These are trying times for Russian president Vladimir Putin. After years of grimly bearing the reports of economic stagnation and political repression, the people of Russia have taken to the streets by the thousands. While the scale of the ongoing demonstrations is still smaller than during the last bout of popular anger in 2011/2012, they are widely seen as a showdown over the fate of Russia after Putin steps down in 2024.
But for the man some have tipped to be Putin’s successor, the fall-out from the recent demonstrations could be even more seismic. Sergei Sobyanin has spent nearly 40 years climbing Russia’s political ladder, with barely a ripple in the international press. Now, as Moscow’s mayor, he finds himself at the center of an international storm, and the next few weeks will be crucial.
Since he joined the Young Communist League in the early 1980s, Sobyanin has proved himself a highly skilled operator, able to ride the current of Russian politics without being sucked into the maelstroms it whips up. He’s been close to Putin ever since 2000, when he helped him remove a prosecutor-general right at the start of his presidency. Putin and his ally Dmitry Medvedev rewarded Sobyanin by naming him chief of staff and then deputy prime minister, but the Moscow mayoralty was the juiciest prize of all.
In Russia, control of the capital has long been a stepping stone to national power. Nikita Khrushchev ran the Moscow branch of the Communist Party, the forerunner of today’s mayoralty, before being elected general secretary of the entire Soviet Union; Boris Yeltsin took the same path to become the Russian Federation’s inaugural president. Moscow’s previous mayor, Yuri Luzhkov, aspired to the presidency himself before eventually being ousted by the Kremlin, but many believe that Sobyanin has a better shot, given his ability to position himself on both sides of the political divide.
Since being appointed mayor in 2010, Sobyanin has negotiated a careful course that has oftentimes been at odds with the desires of the Kremlin. He’s spent trillions of rubles building a cleaner, greener Moscow, with a vastly improved transport system and myriad parks and cafes for young, liberal thinkers to discuss their ideas.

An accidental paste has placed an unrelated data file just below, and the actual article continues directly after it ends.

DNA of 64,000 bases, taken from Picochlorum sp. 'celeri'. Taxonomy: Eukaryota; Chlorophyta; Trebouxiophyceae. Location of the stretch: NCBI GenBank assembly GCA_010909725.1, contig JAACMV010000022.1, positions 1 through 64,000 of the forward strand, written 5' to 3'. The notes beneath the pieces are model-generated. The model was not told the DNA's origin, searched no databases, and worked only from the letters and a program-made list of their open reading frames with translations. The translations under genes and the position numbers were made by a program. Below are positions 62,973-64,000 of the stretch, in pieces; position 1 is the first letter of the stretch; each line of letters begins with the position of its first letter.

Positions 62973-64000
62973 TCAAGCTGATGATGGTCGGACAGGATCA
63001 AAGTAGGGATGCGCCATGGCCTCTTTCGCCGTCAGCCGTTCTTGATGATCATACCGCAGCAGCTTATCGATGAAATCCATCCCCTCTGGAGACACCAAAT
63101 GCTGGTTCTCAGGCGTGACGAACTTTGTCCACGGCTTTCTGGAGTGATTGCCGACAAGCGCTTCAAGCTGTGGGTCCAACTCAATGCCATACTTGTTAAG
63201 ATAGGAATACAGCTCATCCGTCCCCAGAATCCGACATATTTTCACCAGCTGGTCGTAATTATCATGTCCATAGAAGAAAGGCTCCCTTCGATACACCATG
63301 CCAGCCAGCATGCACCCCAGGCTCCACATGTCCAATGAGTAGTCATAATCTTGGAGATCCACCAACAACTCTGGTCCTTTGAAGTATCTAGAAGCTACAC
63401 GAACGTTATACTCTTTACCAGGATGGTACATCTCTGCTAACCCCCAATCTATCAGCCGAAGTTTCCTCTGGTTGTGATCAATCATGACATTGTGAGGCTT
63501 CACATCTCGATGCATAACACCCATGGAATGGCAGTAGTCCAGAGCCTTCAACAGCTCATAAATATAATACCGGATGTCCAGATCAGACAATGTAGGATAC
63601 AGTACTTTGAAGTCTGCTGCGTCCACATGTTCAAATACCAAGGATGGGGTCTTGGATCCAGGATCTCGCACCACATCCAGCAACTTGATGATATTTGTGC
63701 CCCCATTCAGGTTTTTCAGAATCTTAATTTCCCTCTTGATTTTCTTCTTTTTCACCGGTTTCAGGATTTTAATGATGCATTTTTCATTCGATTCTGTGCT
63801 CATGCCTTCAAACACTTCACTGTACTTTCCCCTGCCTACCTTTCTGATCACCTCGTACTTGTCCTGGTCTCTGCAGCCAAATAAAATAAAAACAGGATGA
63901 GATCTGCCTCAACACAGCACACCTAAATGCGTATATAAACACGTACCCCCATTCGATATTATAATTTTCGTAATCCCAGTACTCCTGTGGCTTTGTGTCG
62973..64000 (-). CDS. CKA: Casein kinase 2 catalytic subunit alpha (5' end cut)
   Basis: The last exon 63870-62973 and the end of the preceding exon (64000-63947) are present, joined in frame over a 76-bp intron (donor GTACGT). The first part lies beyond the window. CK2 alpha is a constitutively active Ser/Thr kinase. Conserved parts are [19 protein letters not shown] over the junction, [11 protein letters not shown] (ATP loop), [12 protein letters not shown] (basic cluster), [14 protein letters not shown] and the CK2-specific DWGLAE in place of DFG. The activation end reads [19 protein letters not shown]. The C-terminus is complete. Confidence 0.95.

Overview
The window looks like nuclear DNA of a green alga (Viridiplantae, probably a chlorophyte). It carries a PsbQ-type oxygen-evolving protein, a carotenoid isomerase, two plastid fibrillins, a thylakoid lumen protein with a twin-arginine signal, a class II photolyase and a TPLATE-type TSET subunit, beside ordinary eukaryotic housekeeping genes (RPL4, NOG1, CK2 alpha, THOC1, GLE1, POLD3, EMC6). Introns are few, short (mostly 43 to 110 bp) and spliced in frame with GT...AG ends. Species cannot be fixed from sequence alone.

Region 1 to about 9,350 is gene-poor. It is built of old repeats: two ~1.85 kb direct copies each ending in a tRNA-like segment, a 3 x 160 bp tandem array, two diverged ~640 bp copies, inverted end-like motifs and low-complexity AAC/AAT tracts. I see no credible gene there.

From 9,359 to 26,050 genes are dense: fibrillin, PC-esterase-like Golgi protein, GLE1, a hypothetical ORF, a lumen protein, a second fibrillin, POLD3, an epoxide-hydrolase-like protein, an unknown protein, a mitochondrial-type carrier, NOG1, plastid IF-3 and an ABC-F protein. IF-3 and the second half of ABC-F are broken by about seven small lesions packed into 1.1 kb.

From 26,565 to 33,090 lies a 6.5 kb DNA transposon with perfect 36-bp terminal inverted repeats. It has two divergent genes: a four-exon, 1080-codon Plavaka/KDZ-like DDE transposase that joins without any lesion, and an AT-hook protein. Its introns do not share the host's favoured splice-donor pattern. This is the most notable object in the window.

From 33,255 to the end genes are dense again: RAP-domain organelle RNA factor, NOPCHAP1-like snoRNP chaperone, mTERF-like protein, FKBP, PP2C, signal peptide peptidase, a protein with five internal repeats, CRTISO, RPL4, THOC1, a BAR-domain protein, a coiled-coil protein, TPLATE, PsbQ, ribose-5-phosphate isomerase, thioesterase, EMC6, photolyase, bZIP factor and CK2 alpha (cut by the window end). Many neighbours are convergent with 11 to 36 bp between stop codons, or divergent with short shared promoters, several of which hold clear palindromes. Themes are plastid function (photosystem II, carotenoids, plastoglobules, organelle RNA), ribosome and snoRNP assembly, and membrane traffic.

This middle-ground approach has proved successful. Surveys released in May 2018 show that only 11% of Muscovites have a negative view of Sobyanin. Many admire him for allowing opposition figurehead Alexei Navalny to contest the mayoral elections of 2013, and then appoint pro-democracy newspaperman Konstantin Remchukov to run his own campaign. By the standards of Russia’s ‘managed democracy’, in which dissent is only tolerated if it is weak and ineffective, Sobyanin’s concession was very much a high water-mark. It’s no wonder then that Sobyanin’s more liberal credentials have earned him the support of private Russian companies such as Lukoil or Sistema.
In the corridors of power, however, they remember the fact that Navalny nearly forced Sobyanin to a second round, a development which apparently earned a rebuke from the Kremlin. Sobyanin has strived to defend his position, but many among Russia’s siloviki, the power-brokers who have Putin’s ear, are unconvinced. Critics such as Vyacheslav Volodin, speaker of the Russian parliament and a potential rival for the presidency, believe him to be a dangerous maverick who might take a more liberal path than what the establishment would tolerate.
These suspicions have only been fuelled by the recent Moscow protests. The decision to prevent dozens of opposition candidates from standing in Moscow’s city council elections, which triggered the two days of demonstrations, may have been taken by the Kremlin, but it was prompted by a desire to crack down hard on liberal parties.
Now, parts of the establishment are blaming Sobyanin for allowing the unrest to fester. As if that weren’t enough, the mayor responded to the first day of protests by suggesting that protesters be allowed to hold authorized demonstrations – a far cry from the brutal response Putin and his advisors eventually meted out.
Make or break
As the fallout continues, things could go one of two ways for Sobyanin. On the one hand, it appears that Putin is about to face the most trying period of his presidency. His approval ratings were already plummeting before the recent demonstrations, and the discontent is unlikely to be quelled by his heavy-handed response. If Putin were to stand aside, Sobyanin’s attempts to find a conciliatory route through the recent unrest may enable him to pitch himself as a more moderate, progressive alternative that could normalize relations with the West.
On the other hand, Sobyanin’s rivals have been emboldened by his recent travails. According to media reports, Volodin has been particularly vehement, blaming the mayor for the recent protests. The siloviki, meanwhile, have been whispering on social media that Sobyanin might be. After years of grumbling about Sobyanin’s cautious embrace of liberalism, Putin’s other would-be successors now have the perfect chance to stick the knife in.
With the reports of fresh demonstrations, Sobyanin faces a career-defining choice. His balancing act so far and good reputation has positioned him as the only working candidate for Russia post-2024 for many Kremlin opponents. His career, and Russia’s future direction, may hang on the decision the Moscow mayor makes in the coming days.